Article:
By utilizing a visionary approach to engage and excite the base of stakeholders, the new ED can change the perspective from the rumor mill, embrace the positives and foundation of the agency, while moving it forward to accomplish great things. This will create a new fire within those who are truly there to do great things for those around impacted by this agency. Additionally, it may open up new potential for collaboration, ideas, and resources to make an even greater impact on the individuals and families the agency is there to serve.
Northouse, P. G. (2018). Introduction to leadership: Concepts and practice (4th ed.). Washington, DC: Sage.
Plummer, S.-B., Makris, S., & Brocksen, S. M. (Eds.). (2014b). Social work case studies: Concentration year. Baltimore, MD: Laureate International Universities Publishing [Vital Source e-reader].
Response to Hilda
An Analysis of the Change That Took Place in the SPG.
The director of the Southeast Planning Group (SPG) suddenly resigned. There are rumors in the organization she was forced out by the board of directors. After her abrupt departure, a new director was hired. The new director decreased the staff from 5 to 3 eliminating 2 positions. The resigned director and the eliminated staff had a strong relationship with the community and business partners. The changes created distrust and lack of confidence in the new director and board by the employees, community, and business partners (Plummer, Makris & Brocksen, 2014).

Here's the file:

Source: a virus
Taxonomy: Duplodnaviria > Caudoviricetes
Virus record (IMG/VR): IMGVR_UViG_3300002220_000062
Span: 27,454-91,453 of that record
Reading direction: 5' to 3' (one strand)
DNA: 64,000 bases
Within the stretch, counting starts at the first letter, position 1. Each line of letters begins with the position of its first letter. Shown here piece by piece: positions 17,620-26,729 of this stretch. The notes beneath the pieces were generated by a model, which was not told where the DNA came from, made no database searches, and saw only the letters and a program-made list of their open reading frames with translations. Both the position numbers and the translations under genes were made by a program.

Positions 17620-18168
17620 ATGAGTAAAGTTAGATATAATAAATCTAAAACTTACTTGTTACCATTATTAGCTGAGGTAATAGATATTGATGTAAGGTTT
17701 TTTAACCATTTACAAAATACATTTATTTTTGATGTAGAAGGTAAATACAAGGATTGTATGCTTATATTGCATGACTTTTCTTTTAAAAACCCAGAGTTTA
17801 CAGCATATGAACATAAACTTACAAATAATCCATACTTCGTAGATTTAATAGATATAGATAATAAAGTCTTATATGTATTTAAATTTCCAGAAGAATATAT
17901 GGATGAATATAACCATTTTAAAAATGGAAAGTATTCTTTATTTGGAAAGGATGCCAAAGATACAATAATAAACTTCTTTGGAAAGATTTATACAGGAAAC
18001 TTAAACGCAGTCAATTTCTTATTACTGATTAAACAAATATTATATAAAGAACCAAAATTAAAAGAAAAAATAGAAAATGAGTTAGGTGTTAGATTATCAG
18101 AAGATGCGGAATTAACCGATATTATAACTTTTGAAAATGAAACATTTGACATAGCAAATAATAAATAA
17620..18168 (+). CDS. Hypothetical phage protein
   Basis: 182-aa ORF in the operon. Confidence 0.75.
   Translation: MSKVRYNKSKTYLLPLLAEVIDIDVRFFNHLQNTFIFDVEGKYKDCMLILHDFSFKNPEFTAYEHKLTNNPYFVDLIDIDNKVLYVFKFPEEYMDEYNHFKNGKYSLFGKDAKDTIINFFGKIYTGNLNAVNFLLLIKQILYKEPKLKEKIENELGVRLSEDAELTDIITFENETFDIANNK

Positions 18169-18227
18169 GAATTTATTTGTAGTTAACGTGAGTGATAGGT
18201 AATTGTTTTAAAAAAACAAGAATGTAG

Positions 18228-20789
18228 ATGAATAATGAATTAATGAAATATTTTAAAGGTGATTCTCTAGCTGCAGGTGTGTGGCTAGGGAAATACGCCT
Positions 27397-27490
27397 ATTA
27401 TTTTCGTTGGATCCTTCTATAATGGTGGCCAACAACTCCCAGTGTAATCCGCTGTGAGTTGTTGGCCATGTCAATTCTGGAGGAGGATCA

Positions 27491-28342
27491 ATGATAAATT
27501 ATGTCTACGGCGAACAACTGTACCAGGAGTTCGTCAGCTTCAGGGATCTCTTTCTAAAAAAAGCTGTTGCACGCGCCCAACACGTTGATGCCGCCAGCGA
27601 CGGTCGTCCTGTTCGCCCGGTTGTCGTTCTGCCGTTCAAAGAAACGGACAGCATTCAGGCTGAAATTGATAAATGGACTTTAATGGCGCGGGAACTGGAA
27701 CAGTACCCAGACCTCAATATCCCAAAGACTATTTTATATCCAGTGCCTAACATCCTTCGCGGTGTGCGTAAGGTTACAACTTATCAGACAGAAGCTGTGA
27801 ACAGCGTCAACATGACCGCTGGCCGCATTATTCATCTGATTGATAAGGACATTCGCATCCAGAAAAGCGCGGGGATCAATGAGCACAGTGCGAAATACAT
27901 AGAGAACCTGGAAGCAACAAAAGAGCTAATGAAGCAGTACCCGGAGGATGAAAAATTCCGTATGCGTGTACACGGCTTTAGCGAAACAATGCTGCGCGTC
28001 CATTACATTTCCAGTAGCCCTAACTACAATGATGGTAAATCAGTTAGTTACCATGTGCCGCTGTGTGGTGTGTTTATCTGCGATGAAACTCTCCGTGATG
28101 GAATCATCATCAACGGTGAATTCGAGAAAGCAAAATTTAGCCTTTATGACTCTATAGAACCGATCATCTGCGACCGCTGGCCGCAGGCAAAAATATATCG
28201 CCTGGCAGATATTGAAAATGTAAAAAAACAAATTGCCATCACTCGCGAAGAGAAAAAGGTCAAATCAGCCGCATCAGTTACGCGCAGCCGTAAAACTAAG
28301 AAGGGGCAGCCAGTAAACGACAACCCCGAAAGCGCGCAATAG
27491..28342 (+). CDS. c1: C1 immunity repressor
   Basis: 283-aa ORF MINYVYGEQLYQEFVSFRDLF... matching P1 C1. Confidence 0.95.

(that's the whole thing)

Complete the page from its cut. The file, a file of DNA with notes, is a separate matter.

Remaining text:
Strategy That Might Improve the Organizational Climate and Return the Organization to Optimal Functioning.
Engagement would be used as a strategy to improve the organization. The new director will meet individually with each employee. The meeting will consist of a report on what they are currently working on and any suggestions they may have to assist with the transition. A reoccurring department meeting would be established to allow the employees input on planning and providing constructive feedback on changes. Employees need to be involved in the change process to assist with employee acceptance of the changes (Finley, Rogers, Napier & Wyatt, 2011). Engaging employees in the changes will be time consuming; however, it is needed to assist the organization to perform at the highest standard. Engaging and educating employees will let them feel that they have a voice and will help to rebuild trust in the organization.
Finley, D. S., Rogers, G., Napier, M., & Wyatt, J. (2011). From needs-based segmentation to program realignment: Transformation of YWCA of Calgary. Administration in Social Work, 35(3), 299–323. Retrieved from https://search-ebscohost-com.ezp.waldenulibrary.org/login.aspx?direct=true&db=swh&AN=82732&site=eds-live&scope=site
Plummer, S.-B., Makris, S., & Brocksen, S. M. (Eds.). (2014b). Social work case studies: Concentration year. Baltimore, MD: Laureate International Universities Publishing [Vital Source e-reader]